Agroecology Knowledge Hub

Circular and solidarity economy: it reconnects producers and consumers and provides innovative solutions for living within our planetary boundaries while ensuring the social foundation for inclusive and sustainable development

Agroecology seeks to reconnect producers and consumers through a circular and solidarity economy that prioritizes local markets and supports local economic development by creating virtuous cycles. Agroecological approaches promote fair solutions based on local needs, resources and capacities, creating more equitable and sustainable markets. Strengthening short food circuits can increase the incomes of food producers while maintaining a fair price for consumers. These include new innovative markets, alongside more traditional territorial markets, where most smallholders market their products.

Social and institutional innovations play a key role in encouraging agroecological production and consumption. Examples of innovations that help link producers and consumers include participatory guarantee schemes, local producer’s markets, denomination of origin labelling, community supported agriculture and e-commerce schemes. These innovative markets respond to a growing demand from consumers for healthier diets.

Re-designing food systems based on the principles of circular economy can help address the global food waste challenge by making food value chains shorter and more resource-efficient. Currently, one third of all food produced is lost or wasted, failing to contribute to food security and nutrition, while exacerbating pressure on natural resources. The energy used to produce food that is lost or wasted is approximately 10 percent of the world’s total energy consumption, while the food waste footprint is equivalent to 3.5 Gt CO2 of greenhouse gas emissions per year.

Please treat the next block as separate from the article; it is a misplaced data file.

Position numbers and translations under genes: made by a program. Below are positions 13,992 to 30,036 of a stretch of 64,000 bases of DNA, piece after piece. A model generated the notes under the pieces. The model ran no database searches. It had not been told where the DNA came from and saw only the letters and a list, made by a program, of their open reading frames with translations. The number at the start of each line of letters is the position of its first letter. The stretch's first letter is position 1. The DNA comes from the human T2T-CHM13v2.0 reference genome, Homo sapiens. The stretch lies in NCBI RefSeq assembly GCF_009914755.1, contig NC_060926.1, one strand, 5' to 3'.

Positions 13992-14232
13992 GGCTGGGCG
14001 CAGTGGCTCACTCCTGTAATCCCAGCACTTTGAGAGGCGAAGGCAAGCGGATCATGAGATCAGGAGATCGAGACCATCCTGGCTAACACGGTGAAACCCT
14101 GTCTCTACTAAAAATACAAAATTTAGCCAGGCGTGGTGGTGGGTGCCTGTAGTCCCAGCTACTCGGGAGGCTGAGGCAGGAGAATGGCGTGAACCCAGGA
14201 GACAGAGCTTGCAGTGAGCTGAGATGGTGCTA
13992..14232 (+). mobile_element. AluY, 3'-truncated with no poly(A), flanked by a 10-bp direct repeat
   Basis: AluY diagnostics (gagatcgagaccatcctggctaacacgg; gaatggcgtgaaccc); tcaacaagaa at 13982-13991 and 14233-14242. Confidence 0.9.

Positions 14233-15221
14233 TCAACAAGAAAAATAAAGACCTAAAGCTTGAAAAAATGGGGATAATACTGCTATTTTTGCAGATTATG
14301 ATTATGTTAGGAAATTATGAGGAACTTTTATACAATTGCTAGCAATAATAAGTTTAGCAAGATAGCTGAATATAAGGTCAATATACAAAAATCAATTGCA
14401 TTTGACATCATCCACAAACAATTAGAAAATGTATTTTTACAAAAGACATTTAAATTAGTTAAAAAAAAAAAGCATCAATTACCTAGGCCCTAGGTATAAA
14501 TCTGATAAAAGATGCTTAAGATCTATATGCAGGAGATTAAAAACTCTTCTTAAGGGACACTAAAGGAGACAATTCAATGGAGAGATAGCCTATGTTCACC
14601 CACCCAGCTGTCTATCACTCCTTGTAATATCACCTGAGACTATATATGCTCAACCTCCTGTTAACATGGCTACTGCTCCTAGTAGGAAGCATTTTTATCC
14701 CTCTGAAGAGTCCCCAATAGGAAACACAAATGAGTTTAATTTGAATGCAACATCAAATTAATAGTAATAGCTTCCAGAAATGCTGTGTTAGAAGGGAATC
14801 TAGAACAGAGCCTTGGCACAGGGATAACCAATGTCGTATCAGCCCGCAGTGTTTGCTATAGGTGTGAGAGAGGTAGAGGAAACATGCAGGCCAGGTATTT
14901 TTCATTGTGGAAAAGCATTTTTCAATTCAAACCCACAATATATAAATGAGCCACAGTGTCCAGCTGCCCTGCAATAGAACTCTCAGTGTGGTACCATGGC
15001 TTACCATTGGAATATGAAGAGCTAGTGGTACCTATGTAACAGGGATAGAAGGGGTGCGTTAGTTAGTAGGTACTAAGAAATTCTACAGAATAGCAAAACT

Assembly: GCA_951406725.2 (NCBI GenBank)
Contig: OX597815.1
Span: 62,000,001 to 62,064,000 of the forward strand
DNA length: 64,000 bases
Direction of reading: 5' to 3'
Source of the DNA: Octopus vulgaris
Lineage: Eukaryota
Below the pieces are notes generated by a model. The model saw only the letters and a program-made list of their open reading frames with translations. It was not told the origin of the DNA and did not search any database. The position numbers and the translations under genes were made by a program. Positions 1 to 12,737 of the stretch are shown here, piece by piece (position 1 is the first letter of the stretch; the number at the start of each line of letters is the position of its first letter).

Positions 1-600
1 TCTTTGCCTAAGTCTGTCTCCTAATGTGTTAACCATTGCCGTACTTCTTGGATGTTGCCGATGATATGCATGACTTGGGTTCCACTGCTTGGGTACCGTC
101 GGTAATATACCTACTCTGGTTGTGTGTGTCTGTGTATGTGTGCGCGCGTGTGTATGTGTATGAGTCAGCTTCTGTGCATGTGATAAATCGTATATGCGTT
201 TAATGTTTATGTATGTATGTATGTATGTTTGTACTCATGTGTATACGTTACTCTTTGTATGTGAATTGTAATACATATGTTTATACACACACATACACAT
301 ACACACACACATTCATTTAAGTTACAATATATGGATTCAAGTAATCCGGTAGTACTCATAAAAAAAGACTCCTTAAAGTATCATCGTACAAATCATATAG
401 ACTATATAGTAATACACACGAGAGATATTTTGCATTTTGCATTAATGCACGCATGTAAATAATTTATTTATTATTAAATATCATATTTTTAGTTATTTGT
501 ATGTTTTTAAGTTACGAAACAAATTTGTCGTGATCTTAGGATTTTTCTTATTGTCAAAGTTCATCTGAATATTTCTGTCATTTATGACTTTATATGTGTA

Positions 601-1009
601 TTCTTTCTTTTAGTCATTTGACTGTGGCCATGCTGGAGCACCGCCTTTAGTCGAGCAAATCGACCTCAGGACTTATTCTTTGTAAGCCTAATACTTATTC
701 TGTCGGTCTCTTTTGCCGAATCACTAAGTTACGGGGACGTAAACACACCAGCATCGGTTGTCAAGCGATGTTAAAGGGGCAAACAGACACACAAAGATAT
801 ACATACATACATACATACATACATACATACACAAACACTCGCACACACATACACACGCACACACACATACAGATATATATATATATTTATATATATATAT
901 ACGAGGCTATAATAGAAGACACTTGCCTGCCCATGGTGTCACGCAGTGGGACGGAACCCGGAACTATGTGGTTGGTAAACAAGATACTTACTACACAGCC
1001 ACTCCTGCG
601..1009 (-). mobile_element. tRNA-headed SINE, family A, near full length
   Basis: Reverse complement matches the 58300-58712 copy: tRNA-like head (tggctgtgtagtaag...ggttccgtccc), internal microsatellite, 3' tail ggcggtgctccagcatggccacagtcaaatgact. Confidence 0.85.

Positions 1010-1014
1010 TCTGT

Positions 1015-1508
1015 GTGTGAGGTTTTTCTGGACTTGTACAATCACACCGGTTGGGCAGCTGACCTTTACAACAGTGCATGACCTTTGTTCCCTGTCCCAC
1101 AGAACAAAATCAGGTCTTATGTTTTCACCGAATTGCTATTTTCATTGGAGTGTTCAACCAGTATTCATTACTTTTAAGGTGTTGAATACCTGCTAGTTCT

IPM was first proposed in 1957, as a concept that promoted biological control, good agronomic practices and the use of other means to control pests besides chemical pesticides. IPM is location specific, based on local field ecology and socio-economic conditions. IPM in the Iranian programme meant more than just “pest...
Iran (Islamic Republic of)
Case study
By planting a range of different crops, each with its own genetic diversity and potential for change, the plants themselves can adapt, and if one crop fails, farmers don't necessarily lose their whole harvest.  Farmers in Ecuador rarely use traditional seeds these days. Instead, they mostly plant industrial varieties not native...
29 June 2022 | 10AM- 4PM Bangkok Time (GMT +8) | Register here The UN Decade of Family Farming 2019-2028 (UNDFF), a joint initiative of FAO and IFAD, was launched on 29 May 2019 at FAO headquarters in Rome as a framework for countries to develop public policies and investments to support family farming from...
Agroecology Newsletter of February 2023
Orto 2.0 is an Agricultural Cooperative Society born in Rome, Italy in the summer of 2017 and run by 4 young farmers, all under 30 years old. The youngsters aim, with their enterprise, to offer access to fresh, safe, and nutritious food to people living in the urban area of...